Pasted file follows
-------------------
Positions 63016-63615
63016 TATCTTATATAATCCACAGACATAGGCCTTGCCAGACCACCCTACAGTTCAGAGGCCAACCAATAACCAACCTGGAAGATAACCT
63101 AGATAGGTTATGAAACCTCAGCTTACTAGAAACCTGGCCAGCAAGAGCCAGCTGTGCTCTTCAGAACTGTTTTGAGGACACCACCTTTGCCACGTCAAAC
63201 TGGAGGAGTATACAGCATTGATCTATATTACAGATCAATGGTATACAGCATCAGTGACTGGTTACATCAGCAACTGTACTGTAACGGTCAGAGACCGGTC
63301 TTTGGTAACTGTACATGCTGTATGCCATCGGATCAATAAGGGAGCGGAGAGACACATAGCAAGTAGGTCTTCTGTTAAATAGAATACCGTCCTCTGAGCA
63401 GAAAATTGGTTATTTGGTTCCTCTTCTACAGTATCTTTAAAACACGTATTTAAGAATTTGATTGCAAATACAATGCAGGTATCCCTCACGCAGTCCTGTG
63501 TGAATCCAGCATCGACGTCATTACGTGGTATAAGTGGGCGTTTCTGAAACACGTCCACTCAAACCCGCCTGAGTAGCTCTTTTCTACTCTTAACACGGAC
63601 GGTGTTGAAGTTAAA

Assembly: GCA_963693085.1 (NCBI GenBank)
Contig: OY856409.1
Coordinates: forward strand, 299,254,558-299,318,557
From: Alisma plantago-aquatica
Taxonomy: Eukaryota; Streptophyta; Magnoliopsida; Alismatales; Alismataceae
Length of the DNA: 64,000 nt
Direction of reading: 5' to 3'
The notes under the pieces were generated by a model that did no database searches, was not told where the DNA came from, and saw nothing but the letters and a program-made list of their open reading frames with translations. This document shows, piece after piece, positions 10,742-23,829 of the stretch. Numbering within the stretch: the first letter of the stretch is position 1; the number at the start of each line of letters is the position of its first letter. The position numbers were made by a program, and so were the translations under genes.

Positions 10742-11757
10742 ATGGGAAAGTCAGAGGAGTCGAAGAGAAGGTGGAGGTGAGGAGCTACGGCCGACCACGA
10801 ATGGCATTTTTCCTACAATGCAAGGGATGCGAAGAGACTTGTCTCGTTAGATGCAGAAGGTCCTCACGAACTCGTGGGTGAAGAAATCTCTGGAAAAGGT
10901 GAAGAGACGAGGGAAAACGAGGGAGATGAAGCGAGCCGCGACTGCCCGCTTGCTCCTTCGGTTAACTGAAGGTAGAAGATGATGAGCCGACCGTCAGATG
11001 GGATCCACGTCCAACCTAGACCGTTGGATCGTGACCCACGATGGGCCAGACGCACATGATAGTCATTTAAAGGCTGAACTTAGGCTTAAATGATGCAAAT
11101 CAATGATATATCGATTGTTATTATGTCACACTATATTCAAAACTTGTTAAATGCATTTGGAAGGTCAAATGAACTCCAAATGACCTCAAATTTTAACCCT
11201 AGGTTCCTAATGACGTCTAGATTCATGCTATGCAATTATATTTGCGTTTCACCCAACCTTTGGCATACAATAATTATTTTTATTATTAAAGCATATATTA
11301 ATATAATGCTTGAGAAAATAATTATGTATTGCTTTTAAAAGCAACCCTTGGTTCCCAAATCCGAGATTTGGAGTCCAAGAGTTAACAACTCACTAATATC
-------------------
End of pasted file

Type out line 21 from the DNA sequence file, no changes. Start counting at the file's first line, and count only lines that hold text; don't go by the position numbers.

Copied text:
11001 GGATCCACGTCCAACCTAGACCGTTGGATCGTGACCCACGATGGGCCAGACGCACATGATAGTCATTTAAAGGCTGAACTTAGGCTTAAATGATGCAAAT